Leeds United F.C. History
Leeds United F.C. History : Foreword
1919-29 - The Twenties
1930-39 - The Thirties
1939-46 - The War Years
1947-49 - Post War Depression
1949-57 - The Reign of King John
1957-63 - From Charles to Revie
1961-75 - The Revie Years
1975-82 - The Downward Spiral
1982-88 - The Dark Years
1988-96 - The Wilko Years
1996-04 - The Rollercoaster Ride
2004-17 - Down Among The Deadmen
100 Greatest LUFC Players Ever
Greatest Leeds United Games
Players' Profiles
Managers' Profiles
Leeds City F.C. History
Leeds City F.C. Player and Manager Profiles
Leeds United/City Statistics
Leeds United/City Captains
Leeds United/City Friendlies and Other Games
Leeds United/City Reserves and Other Teams

Adamson: James (Jimmy)

1978-1980 (Manager Details) (Manager Details)

Adamson was born on 4th April 1929 in Ashington. He played for his local club while working as a miner. He joined Burnley in 1946 and signed professional forms in January 1947, but hisplaying career was interupted by National Service and he served in the RAF. Burnley were well served by Reg Attwell and Adamson found it hard to break into the first team but when Attwell was injured he made his Burnley debut in February 1951 at the age of almost twenty-two. He finally established himself as a regular in the strong Burnley side. He made four hundred and twenty-six League appearances and scored seventeen goals for the Turf Moor team, who were his only club. He Captained the side for many years and led them to the Football League Championship in the 1959-60 season, to a losing 1962 FA Cup Final and in Europe. He was elected Footballer of the Year in 1962 but his sole representative honour was one England 'B' cap, in a 2-2 draw with Scotland 'B' at Easter Road on 11th March 1953, although he did also represent the Football League once, at Bloomfield Road Blackpool on 12th October 1960 in a 5-2 win over the Irish League. Adamson was a classy player, not blessed with great pace, but a great reader of the game with a good touch and a top passer of the ball. He was also a versatile player and dependent on who else was in the side could play equally well at right-half or centre-half although he will always be remembered by fans who saw him as a right-half in the number four shirt. He played his last game for Burnley in February 1964. He was already recognised as a top coach and was Walter Winterbottom's assistant in the 1962 World Cup in Chile and was offered the England Manager's job before Alf Ramsey but turned it down. He preferred to stay in the back room staff at Burnley and worked alongside Manager Harry Potts for a number of years before succeeding him as Manager in February 1970. At the end of that 1969-70 season he announced that Burnley would be the ĎTeam of the Seventiesí but they were promptly relegated after twenty-four years at the top level. This made him unpopular with the Turf Moor fans but he survived and two years later they were back and playing the best football seen at Burnley since the Championship. They stormed to promotion with only four defeats all season and in the following season came within a point of Europe and reached the FA Cup Semi-Final. Their football was a joy to watch and the following season, despite having to sell both Martin Dobson and Geoff Nulty, they did even better and were in second place in March until a series of injuries cut short their Championship bid. Always short of money Burnley sold their best players and were relegated in 1976, but Bob Lord had already sacked Adamson before that became a reality. After a short period out of work in May 1976, he was offered and accepted the Managerís position at Sparta Rotterdam although he later decided against the move and never reached Holland. In November 1976 he was made Manager of Sunderland, but was unable to prevent them from being relegated from the First Division. He left Sunderland in November 1978, to take over at Leeds United after Jock Stein had resigned. He built on a steady start already made by Leeds and took them to fifth spot in his first season and a place in the League Cup Semi-Finals where they narrowly fell to Southampton. It was a false dawn as Adamson sold talented players such as leading goalscorer John Hawley, Scottish International Full-back Frank Gray and the charismatic and influential England International playmaker Tony Currie. His own signings Alan Curtis for £370,00 from Swansea, Brian Greenhoff for £360,000 from Manchester United, Derek Parlane for £200,000 from Rangers and Alex Sabella for £400,000 from Sheffield United, all failed to gel and after initial promise the Leeds fans voted with their feet as the gates tumbled and crowd demonsatrations ensued. Although Leeds had managed an eleventh spot in his first full season of 1979-80, the fans felt they deserved better. Adamson tried to carry on but in September 1980 he bowed to the inevitable and resigned as Leeds only won one of their first five League games and languishing in bottom spot as well as being knocked out of the League Cup at the first hurdle by Aston Villa. After Leeds he retired from the game and returned to live in Burnley with his wife May, but he left the game altogether. Turf Moor remembered him and the Jimmy Adamson Suite was opened in his honour. He died on 8th November 2011 at the age of eighty-two.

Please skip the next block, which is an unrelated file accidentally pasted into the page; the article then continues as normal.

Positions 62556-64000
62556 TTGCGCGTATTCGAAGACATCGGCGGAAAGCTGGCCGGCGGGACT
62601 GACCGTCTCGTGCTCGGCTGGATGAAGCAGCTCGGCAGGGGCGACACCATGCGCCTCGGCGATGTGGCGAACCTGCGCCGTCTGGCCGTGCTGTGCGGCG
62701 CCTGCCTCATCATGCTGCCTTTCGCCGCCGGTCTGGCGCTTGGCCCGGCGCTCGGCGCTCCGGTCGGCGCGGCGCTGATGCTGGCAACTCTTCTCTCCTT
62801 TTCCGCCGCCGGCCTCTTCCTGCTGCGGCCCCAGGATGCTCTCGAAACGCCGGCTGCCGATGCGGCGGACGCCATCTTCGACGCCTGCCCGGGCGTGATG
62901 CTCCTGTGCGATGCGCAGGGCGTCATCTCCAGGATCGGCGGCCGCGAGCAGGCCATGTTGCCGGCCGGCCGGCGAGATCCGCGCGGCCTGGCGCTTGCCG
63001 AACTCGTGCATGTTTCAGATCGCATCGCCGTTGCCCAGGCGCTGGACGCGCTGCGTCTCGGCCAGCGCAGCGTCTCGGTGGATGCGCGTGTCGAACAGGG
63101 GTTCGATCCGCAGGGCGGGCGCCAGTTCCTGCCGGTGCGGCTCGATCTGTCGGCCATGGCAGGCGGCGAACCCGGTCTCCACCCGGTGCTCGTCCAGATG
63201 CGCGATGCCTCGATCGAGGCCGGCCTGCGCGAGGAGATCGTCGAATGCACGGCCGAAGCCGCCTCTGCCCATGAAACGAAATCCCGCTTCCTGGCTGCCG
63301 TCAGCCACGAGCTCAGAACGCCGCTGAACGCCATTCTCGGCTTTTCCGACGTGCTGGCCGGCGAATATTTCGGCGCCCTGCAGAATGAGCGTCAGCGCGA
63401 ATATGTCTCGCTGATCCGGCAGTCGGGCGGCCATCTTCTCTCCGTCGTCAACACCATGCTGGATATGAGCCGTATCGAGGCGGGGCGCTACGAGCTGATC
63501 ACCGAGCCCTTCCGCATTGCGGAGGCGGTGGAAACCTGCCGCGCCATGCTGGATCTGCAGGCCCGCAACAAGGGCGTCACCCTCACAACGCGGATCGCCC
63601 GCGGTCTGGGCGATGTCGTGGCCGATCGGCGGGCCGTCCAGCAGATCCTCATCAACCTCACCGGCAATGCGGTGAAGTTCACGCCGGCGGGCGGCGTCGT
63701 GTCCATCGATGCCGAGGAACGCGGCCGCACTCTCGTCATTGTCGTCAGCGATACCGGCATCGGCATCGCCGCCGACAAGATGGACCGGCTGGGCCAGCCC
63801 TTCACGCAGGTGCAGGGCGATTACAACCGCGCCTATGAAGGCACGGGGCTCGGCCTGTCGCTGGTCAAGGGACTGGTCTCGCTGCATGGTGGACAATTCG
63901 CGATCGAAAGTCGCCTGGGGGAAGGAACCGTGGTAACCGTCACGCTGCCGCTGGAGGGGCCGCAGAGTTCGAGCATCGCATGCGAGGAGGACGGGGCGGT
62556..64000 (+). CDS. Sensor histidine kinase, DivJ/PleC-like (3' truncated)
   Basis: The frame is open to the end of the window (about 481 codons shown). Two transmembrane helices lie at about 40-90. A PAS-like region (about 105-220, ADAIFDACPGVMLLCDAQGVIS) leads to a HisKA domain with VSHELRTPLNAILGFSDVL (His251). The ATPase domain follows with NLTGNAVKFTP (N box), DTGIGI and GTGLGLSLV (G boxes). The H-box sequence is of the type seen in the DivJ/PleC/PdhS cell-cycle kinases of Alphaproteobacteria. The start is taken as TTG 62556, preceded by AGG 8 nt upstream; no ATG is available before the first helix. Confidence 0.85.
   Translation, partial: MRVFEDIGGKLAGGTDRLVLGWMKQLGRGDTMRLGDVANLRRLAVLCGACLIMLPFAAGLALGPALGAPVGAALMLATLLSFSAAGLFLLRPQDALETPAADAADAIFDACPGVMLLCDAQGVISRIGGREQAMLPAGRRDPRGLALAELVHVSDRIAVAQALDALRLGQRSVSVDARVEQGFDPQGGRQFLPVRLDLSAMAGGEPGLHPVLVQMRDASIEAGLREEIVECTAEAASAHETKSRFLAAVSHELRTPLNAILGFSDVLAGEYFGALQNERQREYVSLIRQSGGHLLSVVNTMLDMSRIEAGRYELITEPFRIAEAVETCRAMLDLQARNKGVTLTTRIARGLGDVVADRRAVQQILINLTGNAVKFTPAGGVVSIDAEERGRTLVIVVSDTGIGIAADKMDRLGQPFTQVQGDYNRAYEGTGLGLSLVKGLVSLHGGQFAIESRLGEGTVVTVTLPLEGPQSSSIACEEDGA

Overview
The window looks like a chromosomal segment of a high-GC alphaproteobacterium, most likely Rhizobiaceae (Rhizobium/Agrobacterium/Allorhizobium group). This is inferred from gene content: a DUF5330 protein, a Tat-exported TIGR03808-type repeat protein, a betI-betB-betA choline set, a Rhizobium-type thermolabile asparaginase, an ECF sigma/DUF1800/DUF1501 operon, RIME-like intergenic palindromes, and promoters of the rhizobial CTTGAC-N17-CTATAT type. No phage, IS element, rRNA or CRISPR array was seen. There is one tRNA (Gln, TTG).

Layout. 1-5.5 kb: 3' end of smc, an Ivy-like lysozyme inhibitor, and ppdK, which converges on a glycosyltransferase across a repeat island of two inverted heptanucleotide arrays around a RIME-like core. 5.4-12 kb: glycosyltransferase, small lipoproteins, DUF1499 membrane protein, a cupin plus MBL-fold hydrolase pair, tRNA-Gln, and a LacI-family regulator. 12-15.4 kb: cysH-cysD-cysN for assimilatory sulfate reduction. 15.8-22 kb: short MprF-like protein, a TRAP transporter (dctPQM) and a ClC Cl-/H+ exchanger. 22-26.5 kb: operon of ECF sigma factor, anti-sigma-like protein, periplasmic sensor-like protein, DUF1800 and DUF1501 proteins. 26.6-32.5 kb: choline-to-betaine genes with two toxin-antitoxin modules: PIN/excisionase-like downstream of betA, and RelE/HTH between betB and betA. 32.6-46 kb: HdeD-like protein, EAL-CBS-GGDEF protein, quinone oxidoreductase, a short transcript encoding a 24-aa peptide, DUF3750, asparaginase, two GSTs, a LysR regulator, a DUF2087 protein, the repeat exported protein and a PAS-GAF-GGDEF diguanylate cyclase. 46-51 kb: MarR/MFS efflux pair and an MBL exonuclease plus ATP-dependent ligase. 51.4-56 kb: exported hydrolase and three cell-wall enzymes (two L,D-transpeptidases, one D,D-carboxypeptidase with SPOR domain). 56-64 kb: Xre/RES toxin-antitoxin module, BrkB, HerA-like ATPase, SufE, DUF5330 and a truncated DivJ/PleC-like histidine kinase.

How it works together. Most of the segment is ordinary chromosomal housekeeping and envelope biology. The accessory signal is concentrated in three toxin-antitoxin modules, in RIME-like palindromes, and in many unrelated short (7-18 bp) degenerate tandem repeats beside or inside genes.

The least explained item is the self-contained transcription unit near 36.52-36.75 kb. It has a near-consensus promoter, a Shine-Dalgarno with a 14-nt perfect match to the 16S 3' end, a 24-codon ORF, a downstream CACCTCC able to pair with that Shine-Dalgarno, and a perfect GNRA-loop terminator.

F.A. Cup41121011
League Cup82241016